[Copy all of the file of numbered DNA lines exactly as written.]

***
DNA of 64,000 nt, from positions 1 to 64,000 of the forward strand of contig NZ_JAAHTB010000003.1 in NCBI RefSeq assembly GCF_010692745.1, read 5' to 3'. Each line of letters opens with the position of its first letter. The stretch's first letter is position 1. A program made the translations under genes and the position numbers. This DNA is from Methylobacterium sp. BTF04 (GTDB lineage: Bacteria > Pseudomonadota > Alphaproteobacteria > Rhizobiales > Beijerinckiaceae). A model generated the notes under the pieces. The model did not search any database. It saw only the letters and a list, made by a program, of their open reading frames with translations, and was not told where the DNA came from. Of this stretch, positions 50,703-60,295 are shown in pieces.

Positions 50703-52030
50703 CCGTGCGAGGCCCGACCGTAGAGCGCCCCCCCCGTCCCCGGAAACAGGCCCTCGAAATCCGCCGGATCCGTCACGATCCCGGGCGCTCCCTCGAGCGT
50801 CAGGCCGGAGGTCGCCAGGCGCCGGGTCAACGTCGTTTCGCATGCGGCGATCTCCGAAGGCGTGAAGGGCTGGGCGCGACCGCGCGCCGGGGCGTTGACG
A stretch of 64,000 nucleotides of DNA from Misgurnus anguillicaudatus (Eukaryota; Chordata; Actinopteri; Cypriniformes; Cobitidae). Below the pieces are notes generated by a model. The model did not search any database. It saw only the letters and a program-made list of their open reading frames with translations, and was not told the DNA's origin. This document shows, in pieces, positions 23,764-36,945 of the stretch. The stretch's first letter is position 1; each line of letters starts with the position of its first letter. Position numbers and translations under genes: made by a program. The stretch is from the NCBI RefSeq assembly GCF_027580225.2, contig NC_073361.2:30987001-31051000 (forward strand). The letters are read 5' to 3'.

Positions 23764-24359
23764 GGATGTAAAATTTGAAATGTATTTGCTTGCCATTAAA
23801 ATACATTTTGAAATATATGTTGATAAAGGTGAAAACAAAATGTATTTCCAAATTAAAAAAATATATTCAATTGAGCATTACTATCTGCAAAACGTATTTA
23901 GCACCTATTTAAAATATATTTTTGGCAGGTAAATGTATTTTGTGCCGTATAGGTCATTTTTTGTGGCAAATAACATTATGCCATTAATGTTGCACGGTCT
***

DNA of 64,000 nt, from positions 1 to 64,000 of the forward strand of contig NZ_JAAHTB010000003.1 in NCBI RefSeq assembly GCF_010692745.1, read 5' to 3'. Each line of letters opens with the position of its first letter. The stretch's first letter is position 1. A program made the translations under genes and the position numbers. This DNA is from Methylobacterium sp. BTF04 (GTDB lineage: Bacteria > Pseudomonadota > Alphaproteobacteria > Rhizobiales > Beijerinckiaceae). A model generated the notes under the pieces. The model did not search any database. It saw only the letters and a list, made by a program, of their open reading frames with translations, and was not told where the DNA came from. Of this stretch, positions 50,703-60,295 are shown in pieces.

Positions 50703-52030
50703 CCGTGCGAGGCCCGACCGTAGAGCGCCCCCCCCGTCCCCGGAAACAGGCCCTCGAAATCCGCCGGATCCGTCACGATCCCGGGCGCTCCCTCGAGCGT
50801 CAGGCCGGAGGTCGCCAGGCGCCGGGTCAACGTCGTTTCGCATGCGGCGATCTCCGAAGGCGTGAAGGGCTGGGCGCGACCGCGCGCCGGGGCGTTGACG
A stretch of 64,000 nucleotides of DNA from Misgurnus anguillicaudatus (Eukaryota; Chordata; Actinopteri; Cypriniformes; Cobitidae). Below the pieces are notes generated by a model. The model did not search any database. It saw only the letters and a program-made list of their open reading frames with translations, and was not told the DNA's origin. This document shows, in pieces, positions 23,764-36,945 of the stretch. The stretch's first letter is position 1; each line of letters starts with the position of its first letter. Position numbers and translations under genes: made by a program. The stretch is from the NCBI RefSeq assembly GCF_027580225.2, contig NC_073361.2:30987001-31051000 (forward strand). The letters are read 5' to 3'.

Positions 23764-24359
23764 GGATGTAAAATTTGAAATGTATTTGCTTGCCATTAAA
23801 ATACATTTTGAAATATATGTTGATAAAGGTGAAAACAAAATGTATTTCCAAATTAAAAAAATATATTCAATTGAGCATTACTATCTGCAAAACGTATTTA
23901 GCACCTATTTAAAATATATTTTTGGCAGGTAAATGTATTTTGTGCCGTATAGGTCATTTTTTGTGGCAAATAACATTATGCCATTAATGTTGCACGGTCT